# PSY230H5 Lecture Notes - Lecture 2: Shyness, Convergent Validity, Discriminant Validity

14 views9 pages

Lecture 2

Sept,14,2015

Fundamentals II: Causality and Validity

Relevance of this Lecture

This lecture explains the relation between correlations and causality.

This lecture explains the distinction between personality measures and personality

constructs (validity).

Iclicker question:

Correlation doesn’t prove causality!

A = true, B = false

The Bermuda Triangle of Causality

Correlation does not prove causality

r = p1 + p2 + p3 *p4

too many unknowns!

Unless we have done an experiment we cannot claim causality

Correlation doesn’t prove causality but that doesn’t mean that we can’t use correlations to

see if something is causal

Often it is not feasible (ethically immoral) to conduct experiments on personality so we

have to use correlations to conduct research

Correlations can occur for a number of reasons but there is a limited number of reasons

that can be the causal variable

Using a curve arrow between the two variables just means they are related it doesn’t say

that they are directly related

There are three reasons why two variables related:

o1) A is a cause of B eg. variation of height causes weight

o2) B causes A (both #1 and #2 can occur at the same time)

o3) another variable can cause the two variables to relate to each other

R=p1+p2+p3*p4

Height and weight

R=.5

There is a third variable that is causing the two variables to relate to each other

find more resources at oneclass.com

find more resources at oneclass.com

Height and hair length

Hair length and weight have a -0.2 correlation (p1)

oMen have a shorter hair and have more weight and women have more hair and

have less weight

oGender is the third variable

oGender and hair length have a -0.6 correlation (p3)

There are more women in the class than males

This correlation may vary depending on the culture

There are more women in the class than males

Gender and weight have a 0.3 correlation (p2)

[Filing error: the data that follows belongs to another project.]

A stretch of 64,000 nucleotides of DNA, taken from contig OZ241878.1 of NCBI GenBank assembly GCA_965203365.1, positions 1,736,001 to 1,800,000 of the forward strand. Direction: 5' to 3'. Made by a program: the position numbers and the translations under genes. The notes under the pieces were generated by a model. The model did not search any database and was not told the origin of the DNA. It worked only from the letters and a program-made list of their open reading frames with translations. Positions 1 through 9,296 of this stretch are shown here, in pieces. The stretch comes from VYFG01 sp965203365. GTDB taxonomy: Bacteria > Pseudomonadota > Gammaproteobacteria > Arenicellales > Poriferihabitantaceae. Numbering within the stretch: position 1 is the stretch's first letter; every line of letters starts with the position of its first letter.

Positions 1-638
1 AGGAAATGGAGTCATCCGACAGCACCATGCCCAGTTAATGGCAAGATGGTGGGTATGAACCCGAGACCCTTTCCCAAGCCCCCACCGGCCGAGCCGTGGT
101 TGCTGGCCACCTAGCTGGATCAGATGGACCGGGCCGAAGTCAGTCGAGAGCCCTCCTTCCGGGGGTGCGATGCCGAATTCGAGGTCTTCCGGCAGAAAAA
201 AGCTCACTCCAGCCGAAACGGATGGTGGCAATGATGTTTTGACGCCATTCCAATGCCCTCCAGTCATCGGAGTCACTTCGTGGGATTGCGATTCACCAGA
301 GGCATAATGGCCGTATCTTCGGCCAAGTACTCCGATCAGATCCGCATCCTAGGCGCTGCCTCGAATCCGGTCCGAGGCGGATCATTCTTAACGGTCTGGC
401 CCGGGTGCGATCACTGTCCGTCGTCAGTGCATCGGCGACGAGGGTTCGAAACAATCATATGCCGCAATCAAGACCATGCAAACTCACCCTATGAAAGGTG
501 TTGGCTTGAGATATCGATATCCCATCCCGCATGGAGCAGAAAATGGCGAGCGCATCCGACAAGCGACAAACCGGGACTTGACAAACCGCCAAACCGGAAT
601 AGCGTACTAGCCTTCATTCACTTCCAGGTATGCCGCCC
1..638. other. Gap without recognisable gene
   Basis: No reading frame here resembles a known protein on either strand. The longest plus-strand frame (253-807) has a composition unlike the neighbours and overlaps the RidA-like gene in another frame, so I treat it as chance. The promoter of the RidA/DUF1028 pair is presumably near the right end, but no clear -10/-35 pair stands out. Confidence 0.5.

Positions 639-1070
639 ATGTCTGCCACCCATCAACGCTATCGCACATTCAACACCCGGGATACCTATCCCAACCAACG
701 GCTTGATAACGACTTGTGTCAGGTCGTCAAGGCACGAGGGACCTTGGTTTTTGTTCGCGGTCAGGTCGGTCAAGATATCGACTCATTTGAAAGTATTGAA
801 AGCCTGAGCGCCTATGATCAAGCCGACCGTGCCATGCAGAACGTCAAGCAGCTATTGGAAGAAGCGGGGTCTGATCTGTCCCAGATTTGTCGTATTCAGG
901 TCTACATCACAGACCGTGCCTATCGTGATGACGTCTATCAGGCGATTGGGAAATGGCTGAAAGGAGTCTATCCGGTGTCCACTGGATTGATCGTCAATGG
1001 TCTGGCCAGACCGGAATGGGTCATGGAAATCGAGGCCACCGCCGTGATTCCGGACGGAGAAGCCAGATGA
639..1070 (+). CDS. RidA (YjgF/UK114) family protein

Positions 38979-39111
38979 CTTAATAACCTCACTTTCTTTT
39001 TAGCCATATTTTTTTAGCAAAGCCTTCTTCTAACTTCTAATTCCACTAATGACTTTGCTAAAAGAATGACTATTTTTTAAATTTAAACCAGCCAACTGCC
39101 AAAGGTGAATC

.3 x-.65=.195 which is p1(-.2) : shows that p2 x p3=p1

Reliability

Meaning of shyness varies from person to person

Shyness in the first week and shyness in the second week are a 0.7 correlation

Shyness and our memory of shyness last week has a 0.8 correlation

What we want u to forget ur response last week so that we can make sure that ur shyness

this week and last week is related by a third variable

When p3 and p4 are the same then there is only one unknown

The reliable variance explained 70% of variance in the first shyness test – means that we

have a stable sense of our shyness between the two weeks, we have a strong sense of self

When there is a reliability of 1 then p1 and p2 are directly relative

Reliability

Reliability coefficients assume that measurement errors are independent.

If u measure the same thing again it should be the same – reliability

Error at time 1 is unrelated to error at time 2.

Uncorrelated errors are called random errors.

If error variance is random, reliability coefficients estimate the amount of reliable

variance that is not due to random measurement error.

Whenever we do not find a perfect correlation we have to wonder why the data has

changed

Reliability =reliability x reliability^2

Two Methods to Estimate Reliability

find more resources at oneclass.com

find more resources at oneclass.com

Internal Consistency: Internal consistency can be measured by assigning half of the items

of a scale to one variable, and the other half to another variable, and then compute the

correlation between the two variables (split-half reliability).

oAsk the same question but worded differently

oAre you reserved vs. are you shy have a 0.5 correlation

Retest Correlation: Measuring the same items twice over a relatively brief period of time

(e.g., one week apart).

oProblem- we have to assume that things didn’t change between the two times

o

Problems

Internal Consistency:

- can be influenced by responses to previous items

- can be influenced by shared error variance

(e.g., something that happened that day)

Retest Correlations:

- can still be influenced by memory of previous response

- the true score could have changed over time

Important Implications

Measurement error lowers the ‘true’ correlations between two variables.

As a rule of thumb, observed effect sizes underestimate true effects.

For example, a correlation of .2 (r2 = 4%) could be a true correlation of .29 (r2 = 8%) if

the reliability of the two measures were .70.

Measurement error should be reduced whenever possible and your report must account

for the measurement error in your results

Validity

Is the measure that you are using the correct measure to test your construct

The relationship between a measure of height and the construct of height

Definition:

A measure measures the intended construct.

Examples:

A ruler is a valid measure of height.

A scale is a valid measure of weight.

The Relationship between a Measure of Height and the Construct of Height

find more resources at oneclass.com

find more resources at oneclass.com